The economy is changing, and it’s no wonder interest rates are fluctuating – with Prime Ministers and Chancellors dipping in and out of Downing Street every few weeks, paired with our long-term recovery after the Coronavirus pandemic and global factors such as the war in Ukraine, it’s no shock that our economy is experiencing the impacts of such turbulence. But is this economic uncertainty as bad as we think, and how much will it affect you finding your dream home?
It’s no secret that the media in many quarters gain from economic fearmongering – after all, it guarantees clicks and newspaper purchases – but there has undoubtedly been some exaggeration and more than a hint of uncertainty. In this piece, Centrick will be guiding you through everything you need to know about interest rates, inflation and trends to make the best decision for you.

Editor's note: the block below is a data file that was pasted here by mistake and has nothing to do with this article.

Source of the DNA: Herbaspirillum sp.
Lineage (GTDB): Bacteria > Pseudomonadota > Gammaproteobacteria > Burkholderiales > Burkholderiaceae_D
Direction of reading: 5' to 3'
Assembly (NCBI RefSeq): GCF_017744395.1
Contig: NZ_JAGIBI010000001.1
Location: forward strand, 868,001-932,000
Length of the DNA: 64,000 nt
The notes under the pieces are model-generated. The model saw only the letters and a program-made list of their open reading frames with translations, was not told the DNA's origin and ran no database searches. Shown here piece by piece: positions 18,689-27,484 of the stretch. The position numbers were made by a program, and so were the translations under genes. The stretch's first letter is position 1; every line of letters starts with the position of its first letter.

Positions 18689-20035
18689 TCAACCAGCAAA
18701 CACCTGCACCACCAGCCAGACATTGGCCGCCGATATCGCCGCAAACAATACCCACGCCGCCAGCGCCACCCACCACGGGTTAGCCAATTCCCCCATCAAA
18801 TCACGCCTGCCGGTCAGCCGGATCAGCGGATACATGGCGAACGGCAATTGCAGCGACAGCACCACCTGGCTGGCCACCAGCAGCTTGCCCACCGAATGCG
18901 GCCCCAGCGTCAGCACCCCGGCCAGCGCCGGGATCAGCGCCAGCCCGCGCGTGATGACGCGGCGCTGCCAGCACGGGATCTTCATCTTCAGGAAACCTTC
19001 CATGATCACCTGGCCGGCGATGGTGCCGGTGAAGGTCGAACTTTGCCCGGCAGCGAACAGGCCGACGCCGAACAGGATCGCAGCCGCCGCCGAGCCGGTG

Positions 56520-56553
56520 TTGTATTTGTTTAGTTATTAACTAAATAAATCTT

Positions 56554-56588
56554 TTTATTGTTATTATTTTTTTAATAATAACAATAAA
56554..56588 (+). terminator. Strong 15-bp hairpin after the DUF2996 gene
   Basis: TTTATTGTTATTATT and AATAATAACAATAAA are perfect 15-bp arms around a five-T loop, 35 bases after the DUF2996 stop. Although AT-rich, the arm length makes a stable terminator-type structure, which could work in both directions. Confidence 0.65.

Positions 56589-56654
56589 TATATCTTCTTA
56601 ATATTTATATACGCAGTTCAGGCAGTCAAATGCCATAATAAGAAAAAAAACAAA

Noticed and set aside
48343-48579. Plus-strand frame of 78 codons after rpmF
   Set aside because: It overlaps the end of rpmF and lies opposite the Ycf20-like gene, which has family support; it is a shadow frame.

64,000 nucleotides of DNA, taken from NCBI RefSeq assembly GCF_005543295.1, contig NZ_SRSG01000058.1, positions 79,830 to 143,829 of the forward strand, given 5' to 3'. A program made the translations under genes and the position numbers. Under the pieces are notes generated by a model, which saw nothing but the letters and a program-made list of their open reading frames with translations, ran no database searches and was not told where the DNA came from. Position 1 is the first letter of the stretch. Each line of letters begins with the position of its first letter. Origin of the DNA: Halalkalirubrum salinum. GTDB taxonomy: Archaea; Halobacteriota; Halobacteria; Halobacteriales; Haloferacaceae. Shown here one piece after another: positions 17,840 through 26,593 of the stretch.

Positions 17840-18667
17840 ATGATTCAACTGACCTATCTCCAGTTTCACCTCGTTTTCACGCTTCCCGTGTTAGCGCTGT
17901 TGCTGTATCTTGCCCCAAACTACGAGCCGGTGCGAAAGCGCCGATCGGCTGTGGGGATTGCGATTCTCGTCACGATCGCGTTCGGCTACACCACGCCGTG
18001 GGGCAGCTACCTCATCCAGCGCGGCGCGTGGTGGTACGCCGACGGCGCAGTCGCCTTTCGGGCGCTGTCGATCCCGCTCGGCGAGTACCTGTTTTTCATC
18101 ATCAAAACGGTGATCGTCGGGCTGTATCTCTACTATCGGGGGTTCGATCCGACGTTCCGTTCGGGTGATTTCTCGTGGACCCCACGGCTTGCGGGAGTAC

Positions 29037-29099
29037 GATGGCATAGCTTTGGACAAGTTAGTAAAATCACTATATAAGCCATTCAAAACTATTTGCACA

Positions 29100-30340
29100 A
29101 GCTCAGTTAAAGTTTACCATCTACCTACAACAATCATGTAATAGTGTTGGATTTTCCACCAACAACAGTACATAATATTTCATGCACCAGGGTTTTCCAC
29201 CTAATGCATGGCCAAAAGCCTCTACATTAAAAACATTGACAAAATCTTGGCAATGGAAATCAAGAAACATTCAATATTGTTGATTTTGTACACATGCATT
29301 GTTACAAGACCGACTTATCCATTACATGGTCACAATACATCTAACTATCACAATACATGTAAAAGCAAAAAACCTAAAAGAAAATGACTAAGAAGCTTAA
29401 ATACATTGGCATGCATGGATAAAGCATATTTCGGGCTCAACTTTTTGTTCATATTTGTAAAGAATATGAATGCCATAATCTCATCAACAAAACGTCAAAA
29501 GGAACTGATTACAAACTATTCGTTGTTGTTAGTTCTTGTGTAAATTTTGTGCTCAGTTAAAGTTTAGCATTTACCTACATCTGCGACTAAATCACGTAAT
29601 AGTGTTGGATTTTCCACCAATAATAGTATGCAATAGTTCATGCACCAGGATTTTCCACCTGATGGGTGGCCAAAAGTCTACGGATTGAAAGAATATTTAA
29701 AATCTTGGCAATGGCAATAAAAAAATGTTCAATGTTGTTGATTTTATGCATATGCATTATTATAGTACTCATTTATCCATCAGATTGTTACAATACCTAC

Although there has been an undeniable spike in interest rates over the past few months, this is far from abnormal. Only within the context of the last decade do interest rates seem disproportionately high: prior to 2008, interest rates were very rarely below 5%, which was considered normal. What’s more, the United Kingdom’s interest rates are far from abnormal when compared to other countries – at the time of writing, the Bank of England’s base interest rate sit at 2.25%, whereas the United States and Canada’s base rates sit at 3.25%. Ultimately, from both a historical and global perspective, our interest rates fall into the category of normal.